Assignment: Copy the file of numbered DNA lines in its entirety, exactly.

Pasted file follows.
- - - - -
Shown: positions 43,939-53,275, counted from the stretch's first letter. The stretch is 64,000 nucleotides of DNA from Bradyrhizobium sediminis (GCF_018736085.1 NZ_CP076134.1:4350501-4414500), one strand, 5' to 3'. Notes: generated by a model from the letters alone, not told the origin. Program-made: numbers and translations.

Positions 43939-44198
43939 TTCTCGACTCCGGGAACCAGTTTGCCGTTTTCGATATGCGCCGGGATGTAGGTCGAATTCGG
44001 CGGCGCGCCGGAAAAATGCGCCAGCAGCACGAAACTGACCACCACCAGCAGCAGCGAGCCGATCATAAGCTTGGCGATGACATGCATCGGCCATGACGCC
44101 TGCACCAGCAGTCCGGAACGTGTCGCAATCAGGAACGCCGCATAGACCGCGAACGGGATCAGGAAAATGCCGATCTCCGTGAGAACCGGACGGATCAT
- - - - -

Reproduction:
Shown: positions 43,939-53,275, counted from the stretch's first letter. The stretch is 64,000 nucleotides of DNA from Bradyrhizobium sediminis (GCF_018736085.1 NZ_CP076134.1:4350501-4414500), one strand, 5' to 3'. Notes: generated by a model from the letters alone, not told the origin. Program-made: numbers and translations.

Positions 43939-44198
43939 TTCTCGACTCCGGGAACCAGTTTGCCGTTTTCGATATGCGCCGGGATGTAGGTCGAATTCGG
44001 CGGCGCGCCGGAAAAATGCGCCAGCAGCACGAAACTGACCACCACCAGCAGCAGCGAGCCGATCATAAGCTTGGCGATGACATGCATCGGCCATGACGCC
44101 TGCACCAGCAGTCCGGAACGTGTCGCAATCAGGAACGCCGCATAGACCGCGAACGGGATCAGGAAAATGCCGATCTCCGTGAGAACCGGACGGATCAT